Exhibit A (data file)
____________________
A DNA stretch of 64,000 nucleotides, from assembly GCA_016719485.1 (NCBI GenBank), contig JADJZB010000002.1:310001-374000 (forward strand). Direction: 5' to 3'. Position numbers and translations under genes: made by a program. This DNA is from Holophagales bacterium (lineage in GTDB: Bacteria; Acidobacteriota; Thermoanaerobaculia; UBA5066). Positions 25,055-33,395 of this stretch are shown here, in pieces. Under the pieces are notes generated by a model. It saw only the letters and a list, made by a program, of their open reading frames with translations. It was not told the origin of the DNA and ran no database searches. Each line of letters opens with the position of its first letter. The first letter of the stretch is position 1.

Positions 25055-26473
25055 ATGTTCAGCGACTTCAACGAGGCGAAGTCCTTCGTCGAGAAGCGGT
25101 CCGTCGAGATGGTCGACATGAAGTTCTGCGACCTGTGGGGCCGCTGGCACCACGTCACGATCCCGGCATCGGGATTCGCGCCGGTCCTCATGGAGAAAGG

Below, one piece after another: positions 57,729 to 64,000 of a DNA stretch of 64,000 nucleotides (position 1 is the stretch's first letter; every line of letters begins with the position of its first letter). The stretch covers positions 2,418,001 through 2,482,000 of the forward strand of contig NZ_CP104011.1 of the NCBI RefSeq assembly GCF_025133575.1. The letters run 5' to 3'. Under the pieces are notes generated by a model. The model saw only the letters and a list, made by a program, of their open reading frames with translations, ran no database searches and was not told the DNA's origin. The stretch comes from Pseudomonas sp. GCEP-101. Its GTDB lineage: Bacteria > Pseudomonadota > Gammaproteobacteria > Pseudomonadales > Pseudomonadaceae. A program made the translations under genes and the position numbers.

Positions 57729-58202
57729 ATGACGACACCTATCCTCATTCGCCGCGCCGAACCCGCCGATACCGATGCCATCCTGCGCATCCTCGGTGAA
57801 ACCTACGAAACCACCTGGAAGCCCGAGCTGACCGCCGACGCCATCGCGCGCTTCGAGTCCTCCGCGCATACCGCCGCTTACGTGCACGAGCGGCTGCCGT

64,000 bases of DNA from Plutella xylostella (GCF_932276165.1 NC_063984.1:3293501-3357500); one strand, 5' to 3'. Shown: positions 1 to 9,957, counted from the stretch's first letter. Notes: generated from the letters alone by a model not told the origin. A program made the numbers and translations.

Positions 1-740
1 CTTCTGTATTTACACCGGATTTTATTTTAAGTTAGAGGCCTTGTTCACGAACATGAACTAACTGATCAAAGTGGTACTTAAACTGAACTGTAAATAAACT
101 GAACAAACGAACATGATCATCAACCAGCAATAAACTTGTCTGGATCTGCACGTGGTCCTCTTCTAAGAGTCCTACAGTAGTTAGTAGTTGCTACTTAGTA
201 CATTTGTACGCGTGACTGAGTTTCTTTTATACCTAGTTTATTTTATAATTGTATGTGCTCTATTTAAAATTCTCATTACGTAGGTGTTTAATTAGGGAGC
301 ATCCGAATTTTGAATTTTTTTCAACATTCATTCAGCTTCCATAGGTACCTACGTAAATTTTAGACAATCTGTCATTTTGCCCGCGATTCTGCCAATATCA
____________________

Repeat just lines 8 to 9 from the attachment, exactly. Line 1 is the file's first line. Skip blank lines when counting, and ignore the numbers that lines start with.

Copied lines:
57801 ACCTACGAAACCACCTGGAAGCCCGAGCTGACCGCCGACGCCATCGCGCGCTTCGAGTCCTCCGCGCATACCGCCGCTTACGTGCACGAGCGGCTGCCGT

64,000 bases of DNA from Plutella xylostella (GCF_932276165.1 NC_063984.1:3293501-3357500); one strand, 5' to 3'. Shown: positions 1 to 9,957, counted from the stretch's first letter. Notes: generated from the letters alone by a model not told the origin. A program made the numbers and translations.